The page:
For the Term of His Natural Life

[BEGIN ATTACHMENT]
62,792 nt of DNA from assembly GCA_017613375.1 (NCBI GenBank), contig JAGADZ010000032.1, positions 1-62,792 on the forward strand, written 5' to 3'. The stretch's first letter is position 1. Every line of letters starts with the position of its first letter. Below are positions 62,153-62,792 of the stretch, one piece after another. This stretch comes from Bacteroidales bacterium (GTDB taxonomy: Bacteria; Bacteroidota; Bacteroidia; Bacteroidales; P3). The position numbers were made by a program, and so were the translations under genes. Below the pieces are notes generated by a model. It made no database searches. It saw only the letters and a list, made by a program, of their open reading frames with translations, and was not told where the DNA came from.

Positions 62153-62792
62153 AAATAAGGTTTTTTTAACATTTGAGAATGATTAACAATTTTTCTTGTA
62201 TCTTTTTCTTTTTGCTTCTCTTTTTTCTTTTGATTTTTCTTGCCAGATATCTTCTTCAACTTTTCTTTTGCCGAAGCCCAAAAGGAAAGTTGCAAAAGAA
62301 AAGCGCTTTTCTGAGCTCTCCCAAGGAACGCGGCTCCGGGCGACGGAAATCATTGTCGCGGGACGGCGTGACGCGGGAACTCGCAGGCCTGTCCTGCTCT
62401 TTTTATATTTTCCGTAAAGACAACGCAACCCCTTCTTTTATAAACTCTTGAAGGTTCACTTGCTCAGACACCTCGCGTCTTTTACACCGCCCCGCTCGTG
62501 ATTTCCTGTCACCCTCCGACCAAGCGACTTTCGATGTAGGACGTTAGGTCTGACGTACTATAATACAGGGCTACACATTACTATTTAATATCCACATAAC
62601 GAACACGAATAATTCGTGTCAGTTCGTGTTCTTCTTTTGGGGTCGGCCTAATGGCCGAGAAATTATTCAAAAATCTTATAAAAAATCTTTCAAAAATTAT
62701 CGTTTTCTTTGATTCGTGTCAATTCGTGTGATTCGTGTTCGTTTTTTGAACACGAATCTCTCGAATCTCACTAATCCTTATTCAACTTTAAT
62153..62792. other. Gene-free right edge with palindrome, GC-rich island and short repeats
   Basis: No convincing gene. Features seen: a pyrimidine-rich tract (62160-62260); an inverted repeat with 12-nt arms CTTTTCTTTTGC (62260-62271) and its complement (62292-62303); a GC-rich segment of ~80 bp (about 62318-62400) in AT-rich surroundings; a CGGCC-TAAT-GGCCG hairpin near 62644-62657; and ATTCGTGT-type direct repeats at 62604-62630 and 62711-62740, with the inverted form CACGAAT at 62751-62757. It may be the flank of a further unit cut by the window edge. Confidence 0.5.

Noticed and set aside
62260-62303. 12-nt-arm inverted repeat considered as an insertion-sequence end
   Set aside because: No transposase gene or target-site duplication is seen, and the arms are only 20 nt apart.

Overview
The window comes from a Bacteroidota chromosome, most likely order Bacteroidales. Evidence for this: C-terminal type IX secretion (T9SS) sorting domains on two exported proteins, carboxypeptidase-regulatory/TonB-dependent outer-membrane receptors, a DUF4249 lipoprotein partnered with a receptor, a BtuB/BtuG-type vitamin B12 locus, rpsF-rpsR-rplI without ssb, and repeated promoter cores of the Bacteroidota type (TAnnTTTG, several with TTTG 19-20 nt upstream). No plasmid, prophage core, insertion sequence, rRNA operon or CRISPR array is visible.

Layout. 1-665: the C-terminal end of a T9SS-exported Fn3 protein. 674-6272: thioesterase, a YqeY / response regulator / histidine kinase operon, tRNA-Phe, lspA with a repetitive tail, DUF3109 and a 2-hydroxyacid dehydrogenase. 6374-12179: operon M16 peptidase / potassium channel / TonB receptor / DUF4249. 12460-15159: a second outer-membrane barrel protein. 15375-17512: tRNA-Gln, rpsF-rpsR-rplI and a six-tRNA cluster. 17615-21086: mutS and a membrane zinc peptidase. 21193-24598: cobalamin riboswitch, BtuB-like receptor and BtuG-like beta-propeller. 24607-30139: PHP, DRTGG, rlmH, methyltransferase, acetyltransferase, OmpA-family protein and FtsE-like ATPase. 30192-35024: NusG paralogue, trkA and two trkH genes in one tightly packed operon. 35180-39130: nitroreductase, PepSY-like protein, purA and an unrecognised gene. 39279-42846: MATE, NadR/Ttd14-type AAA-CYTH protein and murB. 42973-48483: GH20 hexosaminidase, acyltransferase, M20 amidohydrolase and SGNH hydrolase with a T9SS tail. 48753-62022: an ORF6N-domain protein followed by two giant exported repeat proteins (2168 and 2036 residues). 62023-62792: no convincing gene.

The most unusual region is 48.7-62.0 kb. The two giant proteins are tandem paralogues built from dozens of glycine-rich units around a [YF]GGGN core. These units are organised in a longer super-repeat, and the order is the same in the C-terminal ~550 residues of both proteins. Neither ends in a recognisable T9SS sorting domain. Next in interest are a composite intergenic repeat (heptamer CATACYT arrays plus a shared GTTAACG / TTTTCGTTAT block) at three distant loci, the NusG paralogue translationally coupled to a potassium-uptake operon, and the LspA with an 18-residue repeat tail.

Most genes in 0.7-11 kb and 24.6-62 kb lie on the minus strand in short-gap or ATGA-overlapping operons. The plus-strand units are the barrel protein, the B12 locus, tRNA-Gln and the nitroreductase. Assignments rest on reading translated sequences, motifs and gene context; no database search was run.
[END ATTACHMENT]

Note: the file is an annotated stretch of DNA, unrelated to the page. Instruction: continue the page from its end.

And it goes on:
I. THE PRISON SHIP. In the breathless stillness of a tropical afternoon, when the air was hot and heavy, and the sky b razen and cloudless, th e shadow of the Malabar lay solitary on the surface of the glittering s ea. The sun?w ho rose on the left hand every morning a blazing ball, to move slowly through the unbeara ble blue, until he sank fiery red in mingling glories of sky and ocean on the right hand?had just got l ow enough to peep beneath the awning that covered the poop-deck, and awaken a young man, in an undress military uniform, who was dozing on a coil of rope. ?Hang it!? said he, rising and stretching himself, with the weary sigh of a man who has nothing to do, ?I must have been asleep; and then, holding by a stay, he turned about and looked down into the waist of the ship. Save for the man at the wheel and the guard at the quarter-railing, he was alone on the deck. A few birds flew round about the vessel, and seemed to pass under her stern windows only to appear again at her bows. A lazy albatross, wi th the w hite water flashing from his wings, rose with a dabbling sound to leeward, and in the place where he h ad been gli ded the hid eous fin of a silently- 24 of 898 For the Term of His Natural Life swimming shark. The seams of the well-scrubbed deck were sticky with melted pitch, and the brass plate of the compass-case sparkled in th e sun like a jewel. There was no breeze, and as the clumsy ship rolled and lurched on the heaving sea, her idle sails flapp ed against h er masts with a regularly recurrin g noise, and her bowsprit would seem to rise higher wit h the water?s swell, to dip again with a jerk that made each rope tremble and tauten. On the forecastle, some half-dozen soldiers, in all varieties of undress, were playing at cards, smo king, or watching th e fishing-lines hanging over the catheads. So far the a ppearance o f the vessel differed in no wise from that of an ordinary tr ansport. But in the waist a curious sight presented itself. It was as though one had built a cattle -pen there. At the foot of the foremast, and at the quarter-deck, a strong barricade, loop-holed and furnished wi th doors for ingress and egress, ran across the deck from bulwark to bulwark. Outside this ca ttle-pen an armed sentry stood on guard; in side, standing, sitting, or walking monotonously, within range of the shining barrels in the arm chest on the poo p, were some sixty men and boys, dressed in uniform grey. The men and boys were prisoners of the Crown, and the cattle-pen was their exercise ground. Their prison was down the main 25 of 898 For the Term of His Natural Life hatchw ay, on the ?tween decks, and the barricade, continued down, made its side walls. It was the fag end of the tw o hours? exercise graciously permitted each afternoon by Hi s Maj esty King George the Fourth to pr isoners of the Crown, and the prisoners of the Crown were enjoying themselves. It was n ot, p erhaps, so pleasant as under the awning on the poop-deck, but that sacred shade was only for such great men as the captai n and his officers, Surgeon Pine, Lieutenant Maurice Frere, and, most i mportant pe rsonages of all, Captain Vickers and his wife. That the co nvict leanin g against the bulwarks would like to have been able to get rid of his enemy the sun for a moment, w as probable enough. His companions, sitting on the co mbings of the main- hatch, or crouched in careless fashi on on the shady side of the barricade, were laughing and talking, with blasphemous and obscene merriment hideous to cont emplate; but he, with cap pulled over his brows, and hands thr ust into the pockets of his coarse grey garment s, held aloof from their dismal joviality. The sun poured his hottest rays on his head unheeded, and though every cranny and se am in the deck sweltered hot pitch under the fierce heat, the man stood there, 26 of 898 For the Term of His Natural Life motionless a nd morose, staring at th e sleepy sea. He had stood thus, in one pl ace or another, ever since the groaning ves sel had escaped from the rollers of the Bay of Biscay, and the miserable hundred and eighty creatures among whom he was classed had been freed from their irons, and allowed to sniff fresh air twice a day. The low-browed, coarse-featured ruffians grouped about the deck cast many a leer of contempt at the solitary figure, but their remarks were confined to gestures only. There are degrees in crime, and Rufus Dawes, the convicted felon, who had but escape d the gallows to toil for all his life in irons, was a man of mark. He had been tried for the robbery and murder of Lord Bellasis. The friendless vagabond?s lame sto ry of finding on the Heath a dying man would not have avail ed him, but for the curious fact sworn to by the landlord of the Spani ards? Inn, that the murdered nobleman had shaken his head when asked if the prisoner was his assassin. The vagabond was acquitted of the murder, but condemned to de ath for the robbery, and London, w ho took some interest in the trial, considered him fortunate when his sentence was commuted to transportation for life. It was customary on board these floating pr isons to keep each man?s crime a secret from his fellow s, so tha t if 27 of 898 For the Term of His Natural Life he chose, and the caprice of his gaolers allowed him, he could lead a new life in his adopted home, without being taunted wi th his former misdeeds. B ut, like othe r excellent devices, the expedient was only a nominal one, and few out of the d oomed hundred and eighty were ignorant of the offence which their compani ons had commi tted. The more guilty boasted of their superiority in vice; the petty criminals swore that their guilt was blacker than it appeared. Moreover, a deed so bloodthirsty and a respite so unexpected, had invested the name of Rufus Dawes with a grim distinction, which hi s superior mental abilities, no less than his haug hty temper and powe rful frame, combined to support. A young man of two-and-twenty owning to no friends, and e xisting a mong them but by the fact of his criminality, he wa s respected and admi red. The vilest of all the vile horde penned between decks, if they laughed at his ?fine airs? be hind his back, cri nged and submitted when they met him face to face?for in a convict ship the greatest villa in is the greatest hero, and the only nobility acknowledged by that hideous commonwealth is that Ord er of the Halter which is conferred by the hand of the hangman. 28 of 898 For the Term of His Natural Life The young man on the poop caught sight of the tall figure leaning against the bulwarks, and it gave him an excuse to break the monotony of his employment. ?Here, you!? he called with an oath, ?get out of the gangway! ?Rufus Dawes was not in the gangway?was, in fact, a good two feet from it, but at the sound of Lieutenant Frere?s voic e he sta rted, and went obediently towards the hatchw ay. ?Touch your hat, you dog!? cries Frere, coming to the quarter-railing. ?Touch your damned hat! Do you hear?? Rufus Daw es touched his cap, saluting in hal f military fashion. ?I?ll make so me of you fellows sm art, if you don?t have a care, ? went on the angry Frere, half to himself. ?Insolent blackguards!? And then th e noise of the sentry, on the quarter-deck below him, grounding arms, turned the current of his thoughts. A thin, tall, soldi er-like man, with a cold blue eye, and prim features, ca me out of the cuddy below, handing out a fair-haired, affected, mincing lady, of middle age. Captain V ickers, of Mr. Frere?s regiment, ordered for service in Van Diemen?s Land, was bringing his lady on deck to get an appetite for dinner. Mrs. Vickers was forty -two (she owned to thirty- three), and had been a garrison-belle for eleven weary 29 of 898 For the Term of His Natural Life years before she married prim John Vickers. The marriage was not a happy one. Vickers found his wife ext ravagant, vain, and snappish, and she found him harsh, disenchanted, and commonplace. A daughter, born two years after their marriage, was the only link that bound the ill-assorted pair. Vickers idolized little Sylvia, and when the recommendation of a long sea-voyage for his failing health induced him to e xchange into the ? th, he insisted upon bringing the child with him, despite Mrs. Vickers?s reiterated objections on th e score of educational difficulties. ?He could educate her himself, if need be,? he said; ?and she should not stay at home.? So Mrs. Vickers, after a hard struggle, gave up the point and her dreams of Bath togethe r, and followed her husband wi th the best grace she coul d muster. When fairly out to sea she seemed reconciled to her fate, and employed the intervals between scolding her daughter and her maid, in fascinating the boorish young Lieutenant, Maurice Frere. Fascination was an integral portion of Julia Vi ckers?s nature; admiration was all she lived for: and even in a convict ship , with her husband at her elbow, she mus t flirt, or peris h of mental inanition. There was no harm in the creature. She was simply a vain, middle-aged woman, 30 of 898 For the Term of His Natural Life and Frere took her attentions for what they were worth. Moreover, her good feeling towards him was useful, for reasons which will shortly appear. Running down the ladder, cap in hand, he offered her his assi stan ce. ?Thank you, Mr. Frere. These horrid ladders. I really? he, he?quite tremble at them . Ho t! Yes, dear me, most oppressive. John, the camp-stool. Pray, Mr. Frere?oh, thank you! Sylvia! Sylvia! John, have you my smelling salts? Still a calm, I suppose? These dreadful calms!? This semi-fa shionable sli p-slop, with in twenty y ards of the wild beasts? den, on the other side of the barricade, sounded str ange; but Mr. Frere t hought nothing of it. Familiarity destroys terror, and the incurable flirt, fluttered her muslins, and played off her second-rate graces, under the noses of the grinning conv icts, wi th as mu ch complacency as if she had been in a Chatham b all-room. Indeed, if t here had b een nobody else near, it is not unlikely that she would have disdainfully fascinated the ?tween-decks, and made eyes at the most presentable of the convicts there. Vickers, with a bow to Frere, saw his wife up the ladder, and t hen turned f or his daughter. 31 of 898 For the Term of His Natural Life She was a delicate-looking ch ild of six years old, with blue eyes and bright hair. T hough indulged by her father, and spoiled by her mother, the natural sweetness of her disposition saved her from being disagreeable, and the effects of her education as yet only sh owed themselves in a thousand i mperious prettinesses, which mad e her the darling of the ship. Little Miss Sy lvia was privileged to go anywhere and do anything, and even convictism shut its foul mouth in her presence. Runni ng to her father?s side, the child chattered with all th e volubility of flattered self- esteem. She ran hith er and thither, asked questions, invented answers, laughed, sang, gambolled, peered into the compa ss-case, felt i n the pockets of the man at the helm, put her tiny hand into the big palm of the officer of the watch, even ran down to the quarter-deck and pulled the coat-tails of the sentry on duty. At last, tired of running about , she took a little striped leather ball from the bosom of her frock, and call ing to her father, threw it up to him as he stood on the poop. He returned it, and, shouting with laughter, clapping her hands between each throw, the child kept up the game. The convicts?whose slice of fresh air was nearly eaten?turned with eagerness to watch thi s new source of amusement. Innocent laughter and childish prattle were 32 of 898 For the Term of His Natural Life strange to them. Some smiled, and nodded with interest in the varying fortunes of the game. One young lad could hardly restrain himself fr om applaudi ng. It was as though, out of the sultry heat which brooded over the ship, a cool breeze had suddenly arisen. In the mid st of thi s mi rth, the o fficer of the watch, glancing round the fast cri msoni ng horizon, paused abruptly, and shading his eyes with his hand, looked out intently to the westward. Frere, who found Mrs. Vickers?s conversation a little tiresome, and had been glancing from time to ti me at the compani on, as thoug h in expectati on of someone appearing, noticed the action. ?What is it, Mr. Best?? ?I don?t know exactly. It looks to me like a cloud of smoke.? And , taking the glass, he swept the horizon. ?Let me see,? said Frere; a nd he looked also. On the extreme horizon, just to the left of the si nking sun, rested, or seemed to rest, a tiny black clo ud. The gold and crimson, splashed all about the sky, had overflowed around it, and rendered a clear view a lmost imp ossible. ?I can?t quite make it out ,? says Frere, handing back the telescope. ?We can see as soon as the sun goe s down a little.? 33 of 898 For the Term of His Natural Life Then Mrs. Vickers must, of course, look al so, a nd wa s prettily affected about the foc us of the glass, applying herself to that instrument wit h much girlish giggling, and finally declaring, after shutting one eye with her fair hand, that p ositivel y she ?could see nothing but sky, and believed that wicked Mr. Frere was doing it on purpose.? By and by, Captain Blunt appeared, and, taking the glass from hi s officer, looked through it long and carefully. Then the mizentop was appealed to, and declared that he could see nothing; and at la st the sun went down with a jerk, as though it had slipped through a sli t in the sea, and the black sp ot, swall owed up in the gathering haze, was seen no more. As the sun sank, the relief guard came up the after hatchway, and the relieved guard p repared to superintend the descent of the convi cts. At this moment Syl via missed her ball, which, taking advantage of a sudden lur ch of the vessel, hopped over the barricade, and rolled to the feet of Rufus Daw es, who was still leaning, apparently lost in thought, against the side. The bright spot of colour rolling across the white deck caught his eye; stooping mechani call y, he picked up the ball, and ste pped forward to return it. The door of the barricade was open and the sentr y?a young soldier, 34 of 898 For the Term of His Natural Life occupied in staring at the relief guard?did not notice the prisoner pass through it. In another instant he w as on the sacred quarter-deck. Heated with the game, her cheek s aglow, her eyes sparkling, her golden hair afloat, Sylvia had turned to leap after her plaything, but even as she turned, from under the shadow of the cuddy glided a rounded white arm; and a shapely hand caught the child by the sash and drew her back. The next mome nt the you ng man in grey had placed the toy in her hand. Maurice Frere, descending the poop ladder, had not witnessed this little incident; on reaching the deck, he saw only the unexplained presence of the convict uniform. ?Thank you,? said a voice, as Rufus Dawes stooped before the pouting Sylvia. The convict raised his eyes and saw a young girl of eighteen or nineteen years of age, tall , and well d eveloped, who, dressed in a loose-sleeved robe of some white material, was standi ng in the doorway. She had black hair, coiled around a narrow and flat head, a small foot, white skin, well-shaped hands, and large dark eyes, and as she smiled at him, her scarlet lips showed her white even teeth. 35 of 898 For the Term of His Natural Life He knew her at once. She was Sarah Purfoy, Mrs. Vickers?s maid, but he never had been so close to her before; and it seemed to him that he was in the presence of some strange tropical flower, which exhaled a heavy and intoxicating perfume. For an instant the two l ooked at each other, and then Rufus Daw es was seized from behi nd by his collar, and flung with a shock upon the deck. Leaping to his feet, his first impulse was to rush upon his a ssaila nt, but he saw the ready bayonet of the sentry gleam, and he checked himself with an effort, for his assailant was Mr. Maurice Frere. ?What the devil do you do here?? asked the gentleman with an oath. ?You lazy, sku lking hound, what brings you here? If I catch you putting your foot on the quarter-deck again, I?ll give you a week in irons!? Rufus Dawe s, pale with rage and mortification, opened his mouth to justify himself, but he allowed the words to die on his lips. What was the use? ?Go down below, and remember what I?ve told you,? cried Frere; and comprehending at once what had occurred, he made a mental minute of the name of the defaulting sentry. The convict, wiping the blood from his face, turned on his heel without a word, and went back thr ough the 36 of 898 For the Term of His Natural Life strong oak door into his den. Frere leant forward and took the girl?s shapely hand with an easy g esture, but she drew it away, with a flash of her black eyes . ?You coward!? she said. The stolid soldier close beside them heard it, a nd his eye twinkled. Frere bit his thic k lips with mortification, as he followed the girl into the cuddy. Sarah Purfoy, however, taking the astonished Sylvia by the hand, glided into her mi stress?s cabin with a scornful laugh, and shut the door behind her. 37 of 898 For the Term of His Natural Life